Tag Archives: graduate school

Students Taking Back the Conversation: The 2015 LIS Symposium on Education

I wouldn’t normally use this space to discuss or promote upcoming professional development opportunities. However, as an LIS graduate student contributing to a national platform like ACRLog, I feel compelled to share LIS students’ current concerns and activities, especially if they affect the rest of the professional body.

LIS students have been discussing placement, pay inequality, a lack of diversity in the profession, and gaps in LIS school curriculum and pre-professional opportunities through informal means for at least the last decade. These conversations have taken place in white papers, blog posts, and even in ALA or ACRL newsletters. They range from new librarians calling for more transparent program and placement statistics to recent graduates expressing their bleak job search and why they regret going to library school to minority librarians expressing the difficulties they face during the transition to their first professional position. They are, unfortunately, often cries of outrage or despair from one practitioner’s personal experience within the field, sometimes corroborated with statistics or other sources that prove that the individual’s issue is part of a larger trend within librarianship. A quick Google search brings up titles like these:

(If you’re trying to better understand the issues recent graduates are facing, looking at the comments is very enlightening.)

Regardless of format or venue, all of these discussions are relevant and fundamental to any change taking place. Nevertheless, we often see these conversations become stagnant and fruitless. LIS colleagues might chime in with a few comments but that is usually the extent of the impact. Or worse, a commenter will suggest that complaints about LIS education and placement are unwarranted and that new graduates need to be more autonomous and creative, completely disregarding the structural issues at play and shutting down any change the conversation could have influenced.

To make matters more complicated, the LIS practitioners that care about these issues often have little or no voice in our profession because of their status. The minority LIS student or recent graduate that feels uncomfortable and undervalued in their position often has no means of revolutionizing the issue. The unemployed (or underemployed) LIS graduate can’t necessarily rely on their alma mater or even ALA for support and most of the time their only option for voicing their frustrations is to warn current LIS students about the challenges the job market presents. Even current LIS students have little to no voice in curriculum or administrative decisions (for a great example of this at Illinois, see one of my colleague’s recent posts through Hack Library School). As a result, it’s relatively easy to find LIS blog posts that are primarily a vehicle for voicing frustrations, often because there is no other avenue for tangible action.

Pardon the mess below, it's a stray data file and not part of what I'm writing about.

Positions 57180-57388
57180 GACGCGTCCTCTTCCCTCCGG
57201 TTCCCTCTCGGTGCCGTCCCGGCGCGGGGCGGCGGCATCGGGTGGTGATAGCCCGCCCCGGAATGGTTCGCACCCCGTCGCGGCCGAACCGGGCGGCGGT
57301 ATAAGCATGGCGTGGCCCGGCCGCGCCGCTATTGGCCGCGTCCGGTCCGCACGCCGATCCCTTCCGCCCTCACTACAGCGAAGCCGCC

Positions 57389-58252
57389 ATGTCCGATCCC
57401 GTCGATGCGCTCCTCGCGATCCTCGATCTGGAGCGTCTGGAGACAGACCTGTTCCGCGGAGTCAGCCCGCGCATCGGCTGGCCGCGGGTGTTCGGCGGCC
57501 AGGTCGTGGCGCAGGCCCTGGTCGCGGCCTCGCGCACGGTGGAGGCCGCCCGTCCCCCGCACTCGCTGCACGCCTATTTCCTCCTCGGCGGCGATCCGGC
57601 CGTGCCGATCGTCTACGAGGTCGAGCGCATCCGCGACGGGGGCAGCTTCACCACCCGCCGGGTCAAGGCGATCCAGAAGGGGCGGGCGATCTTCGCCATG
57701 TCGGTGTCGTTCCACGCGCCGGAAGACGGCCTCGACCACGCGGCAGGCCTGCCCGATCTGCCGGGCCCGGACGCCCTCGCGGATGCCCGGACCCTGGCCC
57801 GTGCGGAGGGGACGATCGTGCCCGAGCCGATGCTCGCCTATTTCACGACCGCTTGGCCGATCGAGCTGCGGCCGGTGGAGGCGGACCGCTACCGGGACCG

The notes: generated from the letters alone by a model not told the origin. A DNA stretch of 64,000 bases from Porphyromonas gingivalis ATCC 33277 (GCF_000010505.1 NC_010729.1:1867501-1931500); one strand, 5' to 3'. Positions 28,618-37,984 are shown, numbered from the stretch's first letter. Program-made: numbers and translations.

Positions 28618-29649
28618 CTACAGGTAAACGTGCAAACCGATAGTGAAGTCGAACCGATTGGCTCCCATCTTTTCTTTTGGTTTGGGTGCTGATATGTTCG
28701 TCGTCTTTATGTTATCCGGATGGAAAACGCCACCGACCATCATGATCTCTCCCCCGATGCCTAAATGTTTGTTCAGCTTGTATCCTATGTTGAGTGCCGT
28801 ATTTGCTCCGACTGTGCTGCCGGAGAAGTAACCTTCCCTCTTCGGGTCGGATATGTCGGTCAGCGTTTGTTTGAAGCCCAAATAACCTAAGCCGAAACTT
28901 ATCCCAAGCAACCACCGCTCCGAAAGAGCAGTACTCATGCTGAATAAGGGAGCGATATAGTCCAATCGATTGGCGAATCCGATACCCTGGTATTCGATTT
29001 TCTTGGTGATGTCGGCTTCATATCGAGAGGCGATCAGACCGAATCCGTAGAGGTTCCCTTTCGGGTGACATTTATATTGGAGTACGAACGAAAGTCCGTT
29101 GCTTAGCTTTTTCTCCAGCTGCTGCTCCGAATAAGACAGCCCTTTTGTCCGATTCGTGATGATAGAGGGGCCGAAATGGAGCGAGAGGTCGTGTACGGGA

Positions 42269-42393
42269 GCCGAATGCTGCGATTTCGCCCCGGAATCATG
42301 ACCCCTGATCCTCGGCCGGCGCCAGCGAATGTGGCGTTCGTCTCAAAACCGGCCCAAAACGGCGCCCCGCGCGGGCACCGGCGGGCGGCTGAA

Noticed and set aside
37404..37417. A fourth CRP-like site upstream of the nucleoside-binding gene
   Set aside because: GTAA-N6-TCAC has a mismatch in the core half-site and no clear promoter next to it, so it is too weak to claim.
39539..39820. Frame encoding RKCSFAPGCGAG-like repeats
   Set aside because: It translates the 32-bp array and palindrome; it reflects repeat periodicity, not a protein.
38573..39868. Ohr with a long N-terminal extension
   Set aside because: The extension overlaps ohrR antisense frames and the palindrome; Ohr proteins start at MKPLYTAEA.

Thus, it has become clear to many that a more formalized, holistic movement needs to happen in order to see any real change. Moreover, it is apparent that this change should be student-led and collaborative. Students and recent graduates are, of course, stakeholders for all of these issues and should have some authority on how they should be resolved. Borrowing from (and reframing) one of the basic tenants of second wave feminism, we have to believe that the personal is political. Library students’ experience doesn’t happen in a vacuum. The personal experience of being unemployed, undervalued, and underpaid, in addition to having a lack of access to pre-professional opportunities or coursework on an important topic or in an instructional mode that meshes with your learning style is part of a trend. Our experiences are often more than our own personal endeavors. They also help us realize when institutional change needs to happen and they help inform what exactly needs to be revolutionized.

For these reasons, a group of LIS students at the University of Illinois at Urbana-Champaign has created the 2015 Symposium on LIS Education. The symposium is completely free to registrants and will take place on April 10 & 11 at the Graduate School of Library and Information Science in Champaign, Illinois. The event will have a virtual component for those that would like to participate but are unable to make it to GSLIS.

The symposium has similar goals to the innovative #critlib unconference to be held in Portland in March. We believe that experience informs real solutions and the theory and praxis needed to create them. We’d like to call on students to lead the change in LIS education and educational policy. Additionally, we hope that the symposium will provide a safe space to address these controversial issues in a collaborative and productive way.

Potential topics for proposals could include, but are not limited to:

  • Diversity
  • Advising and mentoring